The false idea that the United States is engaged in a crusade against the Islamic world is a critical component of the Islamist nihilists' worldview, and spreading this idea is critical to their success. The unprovoked attack on Iraq, followed by an occupation that is widely perceived as inept and arbitrary, even by our British ally, has confirmed this view among potential sympathizers. Every time American troops shoot into a crowd, even in self-defense, the image of America as a reckless, ruthless oppressor is highlighted. Televised pictures of American soldiers and their tanks in Iraq are a "deeply humiliating scene to Muslims," explained Saudi dissident Saad al-Faqih, who calls the war in Iraq a "gift" to Osama bin Laden. Unsurprisingly, terrorist recruiters are using the war and the continuing occupation to mobilize recruits -- not only inside Iraq but outside as well. Intelligence officials in the United States, Europe and Africa have reported that the new recruits they are seeing since the war became imminent are younger, with a more menacing attitude.
Perhaps most troubling, the occupation has given disparate groups from various countries a common battlefield on which to fight a common enemy. On a Web site described by the U.S. government as "jihadist," Dr. Hani al-Sibai, the director of the London-based Al-Maqrizi Center for Historical Studies, explains, "When the United States occupied Iraq, the border was actually uncontrolled." Iraq, he says, "is currently a battlefield and a fertile soil for every Islamic movement that views jihad as a priority." He emphasizes that Iraq is a "better place" than Afghanistan for waging jihad "in terms of the language, features of the people, and popular sympathy -- whether in Iraq's Sunni regions or its neighboring countries." He notes that "the continuation of the anti-occupation resistance will produce several groups that might later merge into one large group." Very few of the participants in the Iraqi "jihad" are members of al-Qaida, he says. "Nevertheless, the role of al-Qaida and its sympathizers in Iraq is more like the salt of the earth and it's reminiscent of the role of Arabs in Afghanistan who lifted the spirit of the Afghan people, who fought and sacrificed thousands of martyrs." He describes a new network of Salafi and other jihadist Sunni groups that formed five months after the occupation began. The network consists of mujahedeen, ulema, and political and military experts, he says, together with a number of jihadist factions from the north and south that previously operated separately. He concludes, "Even if the U.S. forces capture all leaders of al-Qaida or kill them all, the idea of expelling the occupiers and nonbelievers from the Arabian Peninsula and all the countries of Islam will not die."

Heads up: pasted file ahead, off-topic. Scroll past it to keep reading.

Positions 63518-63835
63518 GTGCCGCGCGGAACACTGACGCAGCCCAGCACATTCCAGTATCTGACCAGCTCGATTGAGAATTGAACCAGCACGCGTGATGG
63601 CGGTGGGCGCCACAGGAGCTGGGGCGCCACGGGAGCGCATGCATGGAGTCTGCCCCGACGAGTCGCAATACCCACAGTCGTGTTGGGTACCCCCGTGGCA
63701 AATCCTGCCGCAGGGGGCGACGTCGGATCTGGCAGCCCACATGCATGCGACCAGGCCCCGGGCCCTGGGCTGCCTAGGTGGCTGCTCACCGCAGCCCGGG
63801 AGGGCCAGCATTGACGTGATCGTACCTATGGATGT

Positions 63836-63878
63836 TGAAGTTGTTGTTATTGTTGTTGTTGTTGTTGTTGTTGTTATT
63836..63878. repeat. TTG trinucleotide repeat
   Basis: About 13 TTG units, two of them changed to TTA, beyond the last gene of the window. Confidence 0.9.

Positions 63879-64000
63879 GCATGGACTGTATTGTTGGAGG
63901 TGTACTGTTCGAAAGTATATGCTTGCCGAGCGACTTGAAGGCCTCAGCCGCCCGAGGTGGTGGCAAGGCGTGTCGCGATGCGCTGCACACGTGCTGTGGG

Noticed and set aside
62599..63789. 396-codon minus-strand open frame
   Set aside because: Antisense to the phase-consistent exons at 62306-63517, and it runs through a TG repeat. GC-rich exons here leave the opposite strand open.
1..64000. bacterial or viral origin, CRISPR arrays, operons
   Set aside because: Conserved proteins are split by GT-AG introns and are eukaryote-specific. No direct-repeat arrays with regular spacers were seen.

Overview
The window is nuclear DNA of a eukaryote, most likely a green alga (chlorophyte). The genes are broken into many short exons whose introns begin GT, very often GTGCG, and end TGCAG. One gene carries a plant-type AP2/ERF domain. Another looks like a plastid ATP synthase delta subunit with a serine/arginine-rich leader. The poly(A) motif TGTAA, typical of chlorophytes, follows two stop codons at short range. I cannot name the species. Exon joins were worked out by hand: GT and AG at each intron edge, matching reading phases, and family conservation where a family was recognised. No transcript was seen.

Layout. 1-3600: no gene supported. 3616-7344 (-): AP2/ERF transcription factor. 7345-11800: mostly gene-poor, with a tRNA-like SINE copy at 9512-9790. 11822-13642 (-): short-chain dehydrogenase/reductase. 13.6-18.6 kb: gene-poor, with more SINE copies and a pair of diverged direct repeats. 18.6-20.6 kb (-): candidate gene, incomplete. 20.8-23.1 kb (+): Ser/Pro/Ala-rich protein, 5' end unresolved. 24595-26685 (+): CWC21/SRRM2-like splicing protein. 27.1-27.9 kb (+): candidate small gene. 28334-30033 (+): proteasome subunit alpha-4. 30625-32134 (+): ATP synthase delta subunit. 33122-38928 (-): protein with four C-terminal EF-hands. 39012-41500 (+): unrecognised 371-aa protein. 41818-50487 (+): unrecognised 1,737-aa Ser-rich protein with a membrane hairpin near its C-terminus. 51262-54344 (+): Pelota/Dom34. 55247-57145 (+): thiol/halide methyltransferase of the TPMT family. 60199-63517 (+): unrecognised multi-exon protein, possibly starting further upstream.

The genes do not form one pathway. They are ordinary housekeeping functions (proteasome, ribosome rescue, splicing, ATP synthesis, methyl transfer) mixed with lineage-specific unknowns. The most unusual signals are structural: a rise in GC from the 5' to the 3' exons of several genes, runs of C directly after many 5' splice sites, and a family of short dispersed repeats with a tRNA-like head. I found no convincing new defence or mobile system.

Even as the war is bringing various terrorist groups together, it is increasing tensions between the United States and its allies. The Polish president has suggested that he was deceived when his country agreed to participate in the coalition. The newly elected prime minister of Spain has announced he intends to withdraw his troops. As the Iranian cleric Rafsanjani noted gleefully in a sermon on the first-year anniversary of the attack, "They are getting drifted apart. A gap has appeared in this group which they call a coalition."
If attacking Iraq made things worse, what would it take to prosecute a war on terrorism successfully? A better strategy might employ the following elements: First, where they exist, we need to destroy terrorist headquarters and, when necessary, kill the killers. This strategy must be employed carefully, however: Wherever possible, we should avoid creating martyrs or enhancing our enemies' mobilization strategies. In many cases, it is likely to be more useful to persuade terrorists to talk to us than to kill them; and, second, when we select military targets, it is probably better to focus on operatives rather than inspirational leaders such as bin Laden or Sheik Yassin. While the world is definitely better off without such evil men, their deaths could inspire their followers to kill many more innocent people.